Governor John Kitzhaber has called for transforming state government, in part by proposing a new ten-year budget process that he says “is necessary to change a decade of declining employment and wages.” The Governor hired former Metro Chief Operating Officer Michael Jordan to implement this transformation, while leading and supervising all aspects of the state’s day-to-day operations as its first COO. Jordan’s charge includes reviewing outdated state systems, streamlining departments, and creating efficiencies and cost savings.
First, Government cannot and should not do everything. Determining core functions and prioritizing them should be the first step to achieving more accountability in state government.
Many state agencies don’t have a clear understanding of what their priorities should be. This concern was highlighted in a legislative hearing where the head of an agency was asked by a freshman legislator what his highest priority activities were.* Without hesitation, the agency head looked at the freshman and told him that everything his agency did was high priority.
The legislator then asked what would be cut if the agency budget ended up smaller than requested. The agency head stated, again without hesitation, that he couldn’t cut anything. He repeated that everything his agency did was a top priority.
If everything is a top priority, then nothing is a top priority.
The proper role of government in a free society clearly includes the protection of our rights to life, liberty, and property. But just as clearly, for example, it should not include provision of our jobs, entertainment, and alcohol. We should be willing to end state economic development programs, which do not create jobs so much as they pick winners and losers in the economy.
We need to end state control of liquor through the OLCC, and we should not even consider using tax dollars to fund entertainment venues such as sports stadiums. These belong in the private sector.
Of course, sticking to core functions is hard, especially because of the misguided belief that anyone’s unmet need is the proper concern of government. It is not. The average person can’t afford the time in Salem to lobby against any given program that may only cost him or her a few dollars a year. However, it is well worth the time for those who benefit from a program to spend as much time and money as needed to ensure that the millions or billions of dollars at stake move from the taxpayers to them.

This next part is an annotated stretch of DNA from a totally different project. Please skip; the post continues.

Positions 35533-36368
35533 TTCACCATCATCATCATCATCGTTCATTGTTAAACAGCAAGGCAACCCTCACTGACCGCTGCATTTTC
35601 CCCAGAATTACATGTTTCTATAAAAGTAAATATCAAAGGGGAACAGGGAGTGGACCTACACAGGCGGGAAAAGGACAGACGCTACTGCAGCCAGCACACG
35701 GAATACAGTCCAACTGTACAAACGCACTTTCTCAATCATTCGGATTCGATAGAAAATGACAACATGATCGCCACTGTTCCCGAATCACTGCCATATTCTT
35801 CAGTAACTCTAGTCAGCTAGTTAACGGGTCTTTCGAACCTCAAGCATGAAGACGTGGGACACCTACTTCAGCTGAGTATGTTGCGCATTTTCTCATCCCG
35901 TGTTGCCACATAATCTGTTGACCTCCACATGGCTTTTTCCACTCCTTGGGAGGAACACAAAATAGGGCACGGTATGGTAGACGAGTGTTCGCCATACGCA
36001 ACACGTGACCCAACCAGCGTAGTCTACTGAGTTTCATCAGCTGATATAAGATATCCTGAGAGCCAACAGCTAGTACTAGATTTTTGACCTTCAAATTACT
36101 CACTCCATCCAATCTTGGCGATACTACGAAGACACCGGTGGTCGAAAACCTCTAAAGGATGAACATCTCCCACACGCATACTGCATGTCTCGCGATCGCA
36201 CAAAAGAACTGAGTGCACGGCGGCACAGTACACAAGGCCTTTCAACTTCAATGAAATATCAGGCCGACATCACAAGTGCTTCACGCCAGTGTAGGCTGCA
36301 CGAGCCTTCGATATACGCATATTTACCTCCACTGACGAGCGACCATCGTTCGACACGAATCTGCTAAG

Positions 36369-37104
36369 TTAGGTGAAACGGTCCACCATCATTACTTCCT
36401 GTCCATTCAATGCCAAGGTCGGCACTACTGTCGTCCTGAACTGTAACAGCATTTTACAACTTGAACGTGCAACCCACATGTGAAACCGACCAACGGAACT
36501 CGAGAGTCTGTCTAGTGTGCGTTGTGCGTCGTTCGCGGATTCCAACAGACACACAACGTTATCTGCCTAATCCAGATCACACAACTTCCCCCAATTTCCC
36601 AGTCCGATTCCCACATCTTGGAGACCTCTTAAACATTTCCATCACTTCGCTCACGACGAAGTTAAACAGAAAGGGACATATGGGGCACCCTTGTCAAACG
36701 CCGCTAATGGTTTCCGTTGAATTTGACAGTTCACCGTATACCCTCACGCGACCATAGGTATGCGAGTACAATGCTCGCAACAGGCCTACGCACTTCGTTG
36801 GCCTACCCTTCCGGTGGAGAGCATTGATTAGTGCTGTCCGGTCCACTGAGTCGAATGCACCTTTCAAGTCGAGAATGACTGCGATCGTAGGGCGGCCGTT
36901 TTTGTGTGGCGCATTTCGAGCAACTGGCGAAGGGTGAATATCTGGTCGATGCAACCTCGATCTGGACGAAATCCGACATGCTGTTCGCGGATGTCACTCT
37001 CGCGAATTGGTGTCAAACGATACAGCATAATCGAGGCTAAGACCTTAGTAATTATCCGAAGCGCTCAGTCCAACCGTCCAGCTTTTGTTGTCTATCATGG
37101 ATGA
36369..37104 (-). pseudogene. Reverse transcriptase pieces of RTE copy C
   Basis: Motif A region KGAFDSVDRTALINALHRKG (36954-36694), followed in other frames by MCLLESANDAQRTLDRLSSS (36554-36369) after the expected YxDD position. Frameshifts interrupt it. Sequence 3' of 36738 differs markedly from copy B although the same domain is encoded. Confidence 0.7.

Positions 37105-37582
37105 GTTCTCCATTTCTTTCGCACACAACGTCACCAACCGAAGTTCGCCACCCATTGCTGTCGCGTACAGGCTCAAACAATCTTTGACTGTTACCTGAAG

The pressure is always in favor of more government, not less. To resist this pressure, lawmakers need to understand government’s proper role and the harm they do when taking money from some to provide benefits to others. Citizens need to learn why more government means less freedom and how they might meet their needs better through voluntary, private sector approaches.
Second, we need to understand why one of the Governor’s 10-Year Plan Guiding Principles—the reliance on evidence-based information to make informed policy decisions—hasn’t worked before and may not work in the future.
In the late 1980s, then-Senator President John Kitzhaber relied on this principle when he helped create the Oregon Health Plan (OHP). The Plan attempted to use medical and scientific evidence to prioritize treatment of medical conditions for Medicaid patients based on cost-benefit analysis. The problem then was (and likely will be now) that politics gets in the way.
Medical conditions that objectively should have fallen below the cutoff line in the OHP rose above the line because special interest groups successfully lobbied for their constituents. Consequently, the plan saved little, if any, money for taxpayers. As long as government provides the service, or provides the funding, this dynamic will be hard to change.
Third, achieving streamlined operations and cost savings through consolidation of agencies, boards, and commissions will be harder than it sounds.
Forces are at work in large firms and governments that cause them to produce goods and services at increased per-unit costs. Economists call these forces diseconomies of scale. They are especially prevalent when trying to combine monopolies―which defines government agencies.
Take, for example, Oregon’s attempt from 1992 through 2001 to reduce education costs by consolidating school districts. Legislation resulted in 277 school districts being consolidated down to 198. Rather than fewer districts resulting in less administrative overhead, at the end of the period there were actually more central office staff per pupil than at the beginning. Also, non-teaching staff grew faster than teachers, and real per student spending rose more than 11 percent. We should not be surprised if upcoming efforts to consolidate boards, commissions, and agencies yield similar results.
Finally, as famed management consultant Peter Drucker warned: “There is nothing so useless as doing efficiently that which should not be done at all.”
This gets us back to the first concern above. Unless we prioritize core functions, and stop doing other things, state government will expend a lot of energy, and a lot of taxpayer dollars, trying to do efficiently that which government should not be doing at all.
* House Agency Oversight and Efficiency Committee, Oregon Legislature, April 8, 1997. Rep. Ryan Deckert (D) questioning William Scott, Director, Oregon Economic Development Department.